Josh dipped into the hat and pulled out the first Self to be revealed. It was good old Bob. White hair, big belly, probably 70+, a delightful romantic who told us lovingly of how he’d turned his house into an art temple. Following this was a colourful river of poets whose words came flowing out in trickling side streams. Sean a young man from the beautiful land of India let out a powerful and confronting poem called U + I on the insecurity imposed on women by our strange time. Carlos took us on a dream wave through his eyes with Surfing in Colour. The unique and quirky Caresse spoke on the neurobiology of terror from behind her vest, bringing us into her universe and enlightening us with parallels between the fear propaganda of ‘ISIS’ and the Egyptian Goddess ‘Isis’. The elderly Sue shared her life story of escaping Nazi Germany on a train at age 9 and her passage through a Quaker community and then through living in a manor and being raised as a lady. There was the incredible 15 year old Lucy who blew everyone’s mind with her confidence and dream power, kudos sister. The snazzy Sam got up and laid down some smooth jazzy beatboxing, toying with rhythm and swing at once until Josh himself got up with bones burning and let loose a rap of his own and let it be known that the resident host nailed it. There was even a surprise performance by the impressive Dream Team dance squad who said their poetry was written with their bodies and promptly continued to bust a move.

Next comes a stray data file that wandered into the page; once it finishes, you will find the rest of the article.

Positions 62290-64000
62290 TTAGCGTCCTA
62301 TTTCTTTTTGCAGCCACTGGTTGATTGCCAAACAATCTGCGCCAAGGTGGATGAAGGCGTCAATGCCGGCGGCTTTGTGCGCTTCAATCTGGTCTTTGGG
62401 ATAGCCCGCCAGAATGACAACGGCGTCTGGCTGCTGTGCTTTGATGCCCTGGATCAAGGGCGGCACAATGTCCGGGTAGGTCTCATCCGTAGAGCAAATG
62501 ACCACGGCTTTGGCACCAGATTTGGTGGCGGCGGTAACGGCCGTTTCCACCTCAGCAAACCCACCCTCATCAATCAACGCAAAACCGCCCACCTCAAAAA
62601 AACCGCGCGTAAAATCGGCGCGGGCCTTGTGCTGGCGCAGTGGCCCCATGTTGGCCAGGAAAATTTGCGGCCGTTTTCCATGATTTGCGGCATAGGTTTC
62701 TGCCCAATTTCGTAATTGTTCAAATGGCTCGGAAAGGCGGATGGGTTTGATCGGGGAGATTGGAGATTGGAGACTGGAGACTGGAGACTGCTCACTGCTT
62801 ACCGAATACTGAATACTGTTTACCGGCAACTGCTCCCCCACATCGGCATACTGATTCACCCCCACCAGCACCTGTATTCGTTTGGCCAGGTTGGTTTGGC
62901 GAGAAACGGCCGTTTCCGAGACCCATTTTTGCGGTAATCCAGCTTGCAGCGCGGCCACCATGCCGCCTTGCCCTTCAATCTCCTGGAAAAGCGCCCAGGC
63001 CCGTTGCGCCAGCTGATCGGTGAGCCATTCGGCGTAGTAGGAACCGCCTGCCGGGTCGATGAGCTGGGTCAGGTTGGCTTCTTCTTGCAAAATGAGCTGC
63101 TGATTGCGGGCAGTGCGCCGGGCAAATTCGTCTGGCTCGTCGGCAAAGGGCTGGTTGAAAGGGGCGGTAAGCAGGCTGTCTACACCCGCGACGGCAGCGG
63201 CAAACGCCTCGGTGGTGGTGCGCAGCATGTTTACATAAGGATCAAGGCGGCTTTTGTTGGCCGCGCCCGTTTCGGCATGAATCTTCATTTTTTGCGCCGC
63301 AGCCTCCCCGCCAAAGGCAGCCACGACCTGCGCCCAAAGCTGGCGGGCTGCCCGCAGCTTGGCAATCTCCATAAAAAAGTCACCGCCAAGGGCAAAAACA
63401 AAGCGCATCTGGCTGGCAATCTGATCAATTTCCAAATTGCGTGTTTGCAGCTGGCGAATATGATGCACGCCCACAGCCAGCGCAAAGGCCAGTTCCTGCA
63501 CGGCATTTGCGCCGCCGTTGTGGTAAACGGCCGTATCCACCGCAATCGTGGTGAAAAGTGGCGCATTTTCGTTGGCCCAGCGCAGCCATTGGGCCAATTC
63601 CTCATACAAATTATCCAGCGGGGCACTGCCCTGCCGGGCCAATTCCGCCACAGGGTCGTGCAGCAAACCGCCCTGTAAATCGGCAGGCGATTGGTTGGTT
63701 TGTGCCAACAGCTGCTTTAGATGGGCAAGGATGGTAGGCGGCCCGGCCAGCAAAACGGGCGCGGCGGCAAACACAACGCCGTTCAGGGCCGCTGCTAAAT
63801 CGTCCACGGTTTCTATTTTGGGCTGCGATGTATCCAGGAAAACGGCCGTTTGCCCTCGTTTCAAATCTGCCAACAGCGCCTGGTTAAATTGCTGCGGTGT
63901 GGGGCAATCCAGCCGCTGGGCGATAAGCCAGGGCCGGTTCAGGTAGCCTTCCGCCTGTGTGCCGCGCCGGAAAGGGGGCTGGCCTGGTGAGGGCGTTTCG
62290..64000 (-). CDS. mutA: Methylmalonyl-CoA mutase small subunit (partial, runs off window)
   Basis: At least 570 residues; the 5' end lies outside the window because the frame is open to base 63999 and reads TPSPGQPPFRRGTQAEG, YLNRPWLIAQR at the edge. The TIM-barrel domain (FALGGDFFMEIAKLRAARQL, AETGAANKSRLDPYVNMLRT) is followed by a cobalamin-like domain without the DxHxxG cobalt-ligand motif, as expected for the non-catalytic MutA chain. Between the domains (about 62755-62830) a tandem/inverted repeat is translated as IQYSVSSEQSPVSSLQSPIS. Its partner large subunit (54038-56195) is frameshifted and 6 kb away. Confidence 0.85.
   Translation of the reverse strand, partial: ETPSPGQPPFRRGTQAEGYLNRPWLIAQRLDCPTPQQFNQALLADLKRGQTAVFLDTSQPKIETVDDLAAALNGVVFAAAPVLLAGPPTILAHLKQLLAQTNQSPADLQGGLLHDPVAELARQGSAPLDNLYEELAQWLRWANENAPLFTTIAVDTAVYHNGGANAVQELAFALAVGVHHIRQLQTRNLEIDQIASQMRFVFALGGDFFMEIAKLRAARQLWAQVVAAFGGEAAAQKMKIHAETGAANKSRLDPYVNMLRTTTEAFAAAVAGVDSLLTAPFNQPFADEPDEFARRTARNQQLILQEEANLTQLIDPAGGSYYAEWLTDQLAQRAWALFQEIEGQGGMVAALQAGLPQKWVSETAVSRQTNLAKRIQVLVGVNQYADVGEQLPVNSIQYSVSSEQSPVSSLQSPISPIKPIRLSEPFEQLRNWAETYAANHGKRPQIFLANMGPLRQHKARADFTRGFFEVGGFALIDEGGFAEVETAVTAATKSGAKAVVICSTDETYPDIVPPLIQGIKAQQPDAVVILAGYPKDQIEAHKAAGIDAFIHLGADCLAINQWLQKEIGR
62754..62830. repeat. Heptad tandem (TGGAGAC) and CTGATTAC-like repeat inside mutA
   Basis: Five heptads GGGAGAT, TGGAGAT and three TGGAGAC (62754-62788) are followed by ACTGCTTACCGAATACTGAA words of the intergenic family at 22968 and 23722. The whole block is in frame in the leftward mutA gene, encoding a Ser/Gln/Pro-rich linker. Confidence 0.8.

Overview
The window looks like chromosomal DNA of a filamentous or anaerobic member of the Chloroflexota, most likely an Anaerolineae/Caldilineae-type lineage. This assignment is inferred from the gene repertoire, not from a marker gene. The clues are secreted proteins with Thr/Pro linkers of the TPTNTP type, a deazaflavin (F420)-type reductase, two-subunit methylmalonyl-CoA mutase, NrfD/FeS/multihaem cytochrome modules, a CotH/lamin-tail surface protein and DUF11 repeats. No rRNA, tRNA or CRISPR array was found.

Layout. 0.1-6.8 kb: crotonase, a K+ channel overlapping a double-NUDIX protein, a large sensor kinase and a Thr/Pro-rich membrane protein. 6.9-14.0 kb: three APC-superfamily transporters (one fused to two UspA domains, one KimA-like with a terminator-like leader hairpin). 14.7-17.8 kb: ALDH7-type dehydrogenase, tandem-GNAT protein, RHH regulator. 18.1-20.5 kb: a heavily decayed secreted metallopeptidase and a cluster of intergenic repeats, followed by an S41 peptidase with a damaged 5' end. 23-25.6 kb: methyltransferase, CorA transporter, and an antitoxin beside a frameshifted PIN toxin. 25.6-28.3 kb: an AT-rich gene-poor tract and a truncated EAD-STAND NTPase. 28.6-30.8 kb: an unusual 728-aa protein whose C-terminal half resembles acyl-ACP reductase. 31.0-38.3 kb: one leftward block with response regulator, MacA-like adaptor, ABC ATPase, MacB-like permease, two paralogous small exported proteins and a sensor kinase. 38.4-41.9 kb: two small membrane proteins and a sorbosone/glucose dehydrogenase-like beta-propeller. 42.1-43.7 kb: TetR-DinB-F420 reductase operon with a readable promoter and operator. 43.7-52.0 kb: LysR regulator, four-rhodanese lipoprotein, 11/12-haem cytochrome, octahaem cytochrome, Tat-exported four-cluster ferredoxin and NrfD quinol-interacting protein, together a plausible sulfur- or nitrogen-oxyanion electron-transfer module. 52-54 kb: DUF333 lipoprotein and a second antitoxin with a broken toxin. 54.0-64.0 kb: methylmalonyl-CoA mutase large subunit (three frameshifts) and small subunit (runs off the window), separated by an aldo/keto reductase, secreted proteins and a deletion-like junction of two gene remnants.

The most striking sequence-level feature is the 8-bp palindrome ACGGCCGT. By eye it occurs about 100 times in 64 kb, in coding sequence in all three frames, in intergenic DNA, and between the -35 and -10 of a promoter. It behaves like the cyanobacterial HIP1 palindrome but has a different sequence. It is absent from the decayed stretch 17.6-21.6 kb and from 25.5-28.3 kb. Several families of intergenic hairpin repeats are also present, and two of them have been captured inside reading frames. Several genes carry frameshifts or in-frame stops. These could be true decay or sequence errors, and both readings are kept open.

There was much more than this and if I had a whole magazine to myself I would paint you a vivid picture of everything that went down and everything that came flying out of that swarm of creative mouths and do proper justice to everyone who got up. But unfortunately I don’t and who can rely on a young man’s memory anyway? You’d be far better off bringing your eyes and ears down to the next session and checking it out for yourself. I will, however, leave you with one more thing before we part ways. I am happy to report that the sensation of getting up and reading for yourself is f**king awesome.
You stand up there behind the mic under the calm light and look out at the manifold smiling eyes and supporting faces with your heart doing a drum solo and the strange vibration of nerves swimming through your body but not the kind that make you afraid the kind that make you thrilled. You feel electric, you feel alive and out of that energy comes your little poem and it feels good, the crowd hears and embraces you and your words, they’re on your side and you feel happy and at home in yourself as you return to your seat to the warmth of applause and resume your humble place in the audience. And that my friend is exactly where I shall be planted for the next Bigger Than Poetry’s to come, ready to clap for you should I be so lucky as to see your face up there behind the mic some time.
PHOTO CREDIT: Ray Panton and Saul Cross